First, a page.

December 2, 2010

Earth-bound ‘Alien’ Life Found Thriving On Arsenic

Arizona State University scientists and their colleagues have found evidence that the toxic element arsenic can replace the essential nutrient phosphorus in biomolecules of a naturally occurring bacterium, which expands the scope of the search for life beyond Earth. 

Scientists understand that all known life requires phosphorus, which is usually in the form of inorganic phosphate.  However, astrobiologists Ariel Anbar and Paul Davies of Arizona State University have stepped up conversations about alternative forms of life. 

"Life as we know it requires particular chemical elements and excludes others," says Anbar, a biogeochemist and astrobiologist who directs the astrobiology program at ASU. "But are those the only options? How different could life be?" Anbar and Wolfe-Simon are among a group of researchers who are testing the limits of life's chemical requirements.

"One of the guiding principles in the search for life on other planets, and of our astrobiology program, is that we should 'follow the elements,'" Anbar said in a press release. "Felisa's study teaches us that we ought to think harder about which elements to follow."

Felisa Wolfe-Simon, a former postdoctoral scientist in Anbar's research group and the lead author of the study, adds: "We took what we do know about the 'constants' in biology, specifically that life requires the six elements CHNOPS (carbon, hydrogen, nitrogen, oxygen, phosphorus and sulfur) in three components, namely DNA, proteins and fats, and used that as a basis to ask experimentally testable hypotheses even here on Earth."

She said that from this viewpoint, rather than highlighting the conventional view of the "diversity" of life, all life on Earth is essentially identical.  However, the researchers have discovered a microbe that acts differently.

Davies has previously speculated that forms of life different from our own might exist side-by-side with known life on Earth in a "shadow biosphere." 

Wolfe-Simon developed an idea with Davies and Anbar while at ASU that arsenic, which lies directly below phosphorus on the periodic table, might substitute for phosphorus in life on Earth.

"We not only hypothesized that biochemical systems analogous to those known today could utilize arsenate in the equivalent biological role as phosphate," notes Wolfe-Simon "but also that such organisms could have evolved on the ancient Earth and might persist in unusual environments today."

Wolfe-Simon, who is now a NASA astrobiology researcher in residence at the U.S. Geological survey, was one of the participants at a workshop entitled "Tree or Forest? Searching for Alternative Forms of Life on Earth."

"That's where it all began," Davies, a cosmologist, astrobiologist, theoretical physicist and director of the BEYOND Center, said in a press release.

"Felisa's talk was memorable for being a concrete proposal," Davies says. "Many of the talks at the workshop discussed searching for radically alternative forms of life with suggestions of the form 'maybe something roughly like this,' or 'maybe a bit like that.' But Felisa said, quite explicitly, 'this is what we go look for.' And, she did."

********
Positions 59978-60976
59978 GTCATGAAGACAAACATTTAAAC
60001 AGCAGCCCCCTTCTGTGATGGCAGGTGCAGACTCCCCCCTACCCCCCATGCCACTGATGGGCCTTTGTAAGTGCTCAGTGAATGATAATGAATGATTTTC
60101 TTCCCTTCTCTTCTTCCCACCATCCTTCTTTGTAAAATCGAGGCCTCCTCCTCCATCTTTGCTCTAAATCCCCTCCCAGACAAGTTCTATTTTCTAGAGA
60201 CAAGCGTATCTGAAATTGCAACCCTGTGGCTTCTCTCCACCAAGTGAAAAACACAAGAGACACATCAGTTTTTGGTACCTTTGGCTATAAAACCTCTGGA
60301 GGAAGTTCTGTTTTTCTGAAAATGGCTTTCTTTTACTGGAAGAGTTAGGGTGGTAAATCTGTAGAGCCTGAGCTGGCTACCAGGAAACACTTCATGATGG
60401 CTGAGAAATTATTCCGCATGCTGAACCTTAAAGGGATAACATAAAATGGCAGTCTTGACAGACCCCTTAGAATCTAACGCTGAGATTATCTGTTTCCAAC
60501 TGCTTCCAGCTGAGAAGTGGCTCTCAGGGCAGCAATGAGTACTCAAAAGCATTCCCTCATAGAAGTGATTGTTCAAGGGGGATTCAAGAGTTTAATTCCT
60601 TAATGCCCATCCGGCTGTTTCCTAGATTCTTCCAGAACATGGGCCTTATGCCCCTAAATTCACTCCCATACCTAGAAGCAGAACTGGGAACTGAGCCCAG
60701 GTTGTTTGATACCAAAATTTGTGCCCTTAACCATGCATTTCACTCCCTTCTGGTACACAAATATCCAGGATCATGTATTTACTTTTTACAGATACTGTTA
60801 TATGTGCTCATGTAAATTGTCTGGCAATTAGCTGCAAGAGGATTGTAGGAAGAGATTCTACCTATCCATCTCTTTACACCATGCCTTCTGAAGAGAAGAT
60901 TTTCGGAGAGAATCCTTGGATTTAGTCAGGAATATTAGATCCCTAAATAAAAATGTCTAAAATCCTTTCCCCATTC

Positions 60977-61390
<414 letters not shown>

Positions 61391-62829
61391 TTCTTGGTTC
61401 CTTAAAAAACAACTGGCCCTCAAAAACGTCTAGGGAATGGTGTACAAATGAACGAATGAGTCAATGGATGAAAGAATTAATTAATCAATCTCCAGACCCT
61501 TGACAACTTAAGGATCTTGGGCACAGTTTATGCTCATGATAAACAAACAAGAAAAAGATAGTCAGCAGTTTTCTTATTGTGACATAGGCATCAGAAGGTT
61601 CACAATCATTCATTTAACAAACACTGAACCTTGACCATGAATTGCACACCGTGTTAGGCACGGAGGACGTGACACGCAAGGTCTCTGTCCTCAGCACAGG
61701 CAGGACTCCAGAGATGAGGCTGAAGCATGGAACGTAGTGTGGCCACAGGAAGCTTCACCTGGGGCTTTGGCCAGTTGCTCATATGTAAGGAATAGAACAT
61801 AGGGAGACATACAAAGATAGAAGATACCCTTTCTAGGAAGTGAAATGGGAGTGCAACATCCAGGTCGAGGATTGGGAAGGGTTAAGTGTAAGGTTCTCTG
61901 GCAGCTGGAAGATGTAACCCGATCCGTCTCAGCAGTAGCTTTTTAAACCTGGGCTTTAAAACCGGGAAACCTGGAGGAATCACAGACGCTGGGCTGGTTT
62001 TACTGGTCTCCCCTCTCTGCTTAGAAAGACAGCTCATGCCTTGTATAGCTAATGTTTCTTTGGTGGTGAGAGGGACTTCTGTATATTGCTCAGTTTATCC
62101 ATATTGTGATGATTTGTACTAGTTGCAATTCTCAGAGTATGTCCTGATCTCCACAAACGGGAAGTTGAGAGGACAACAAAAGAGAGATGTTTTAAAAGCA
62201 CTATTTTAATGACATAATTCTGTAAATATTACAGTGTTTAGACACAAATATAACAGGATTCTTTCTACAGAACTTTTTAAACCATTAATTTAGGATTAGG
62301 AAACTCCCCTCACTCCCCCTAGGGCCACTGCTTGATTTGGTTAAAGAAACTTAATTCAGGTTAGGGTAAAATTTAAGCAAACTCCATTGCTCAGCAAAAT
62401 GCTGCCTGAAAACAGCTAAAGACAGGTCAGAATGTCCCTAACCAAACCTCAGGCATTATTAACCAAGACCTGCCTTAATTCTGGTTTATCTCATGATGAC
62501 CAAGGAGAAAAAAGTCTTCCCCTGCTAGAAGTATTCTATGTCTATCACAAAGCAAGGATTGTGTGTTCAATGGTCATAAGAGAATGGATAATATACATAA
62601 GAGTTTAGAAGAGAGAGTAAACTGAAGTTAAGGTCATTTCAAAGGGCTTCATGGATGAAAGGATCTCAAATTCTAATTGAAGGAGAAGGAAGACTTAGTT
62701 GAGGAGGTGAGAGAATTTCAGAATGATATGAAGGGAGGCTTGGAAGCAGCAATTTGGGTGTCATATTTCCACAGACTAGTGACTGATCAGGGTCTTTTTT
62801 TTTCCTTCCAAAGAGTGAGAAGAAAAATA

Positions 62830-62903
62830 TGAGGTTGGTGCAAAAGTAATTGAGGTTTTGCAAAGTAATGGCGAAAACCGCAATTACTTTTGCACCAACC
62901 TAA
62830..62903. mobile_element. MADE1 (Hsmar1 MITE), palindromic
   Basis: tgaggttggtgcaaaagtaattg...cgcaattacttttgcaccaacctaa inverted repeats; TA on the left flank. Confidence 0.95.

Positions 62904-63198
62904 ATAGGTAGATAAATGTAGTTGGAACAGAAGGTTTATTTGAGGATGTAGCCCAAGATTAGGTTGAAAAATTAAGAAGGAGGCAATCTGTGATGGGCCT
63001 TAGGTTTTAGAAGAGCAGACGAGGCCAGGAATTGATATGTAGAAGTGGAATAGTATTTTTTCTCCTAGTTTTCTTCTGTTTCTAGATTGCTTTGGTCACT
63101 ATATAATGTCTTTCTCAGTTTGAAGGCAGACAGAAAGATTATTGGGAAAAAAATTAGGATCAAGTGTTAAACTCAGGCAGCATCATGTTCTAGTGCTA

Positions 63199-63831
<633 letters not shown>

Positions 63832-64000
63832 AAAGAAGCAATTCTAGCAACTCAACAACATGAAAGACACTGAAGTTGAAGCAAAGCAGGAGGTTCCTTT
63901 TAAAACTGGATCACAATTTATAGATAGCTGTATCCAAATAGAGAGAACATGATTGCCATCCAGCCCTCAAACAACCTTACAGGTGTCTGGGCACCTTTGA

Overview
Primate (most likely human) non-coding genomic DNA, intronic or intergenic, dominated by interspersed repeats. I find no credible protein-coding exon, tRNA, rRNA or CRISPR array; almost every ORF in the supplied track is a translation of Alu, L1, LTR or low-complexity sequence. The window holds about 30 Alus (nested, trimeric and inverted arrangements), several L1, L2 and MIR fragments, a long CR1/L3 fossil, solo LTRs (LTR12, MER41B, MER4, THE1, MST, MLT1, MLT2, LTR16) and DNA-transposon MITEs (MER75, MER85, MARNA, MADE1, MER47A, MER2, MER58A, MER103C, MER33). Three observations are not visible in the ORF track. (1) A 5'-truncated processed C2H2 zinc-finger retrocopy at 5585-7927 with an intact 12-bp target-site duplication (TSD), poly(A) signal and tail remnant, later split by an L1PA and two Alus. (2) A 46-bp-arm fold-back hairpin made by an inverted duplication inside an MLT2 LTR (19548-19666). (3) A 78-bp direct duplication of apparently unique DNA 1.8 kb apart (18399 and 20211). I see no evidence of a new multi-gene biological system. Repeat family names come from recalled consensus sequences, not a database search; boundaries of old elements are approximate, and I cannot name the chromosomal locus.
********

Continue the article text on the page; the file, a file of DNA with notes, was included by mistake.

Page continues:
"The idea was provocative, but it made good sense," notes Anbar. "Arsenic is toxic mainly because its chemical behavior is so similar to that of phosphorus. As a result, organisms have a hard time telling these elements apart. But arsenic is different enough that it doesn't work as well as phosphorus, so it gets in there and sort of gums up the works of our biochemical machinery."

Wolfe-Simon began a collaboration with Ronald Oremland of the U.S. Geological Survey after leaving ASU in order to chase down the hypothesis. 

She discovered "a bacterium that can grow by using arsenic instead of phosphorus."

The most recent discovery is a bacterium scooped up from sediments of eastern California's Mono Lake, which is extremely salty with naturally high levels of arsenic.

The researchers successfully grew microbes from the lake on a diet that was very lean on phosphorus, but also contained generous helpings of arsenic.

The researchers needed to address key issues like the levels of arsenic and phosphorus in the experiments and whether arsenic actually became incorporated into the organisms' DNA, proteins and cell membranes. 

Davies said in the press release: "This organism has dual capability. It can grow with either phosphorous or arsenic. That makes it very peculiar, though it falls short of being some form of truly 'alien' life belonging to a different tree of life with a separate origin. However, GFAJ-1 may be a pointer to even weirder organisms. The holy grail would be a microbe that contained no phosphorus at all."

Davies predicts that the new organism "is surely the tip of a big iceberg, and so has the potential to open up a whole new domain of microbiology."

However, scientists are not the only ones who will be interested in this discovery.

"Our findings are a reminder that life-as-we-know-it could be much more flexible than we generally assume or can imagine," says Wolfe-Simon, adding that because microbes are major drivers of biogeochemical cycles and disease this study may open up a whole new chapter in biology textbooks.

"Yet, this story isn't about arsenic or Mono Lake," Wolfe-Simon says. "If something here on Earth can do something so unexpected, what else can life do that we haven't seen yet? Now is the time to find out."


Image 1: Image of Mono Lake Research area.

Image 2: Image of GFAJ-1 grown on arsenic.

Image 3: Image of GFAJ-1 grown on phosphorus.


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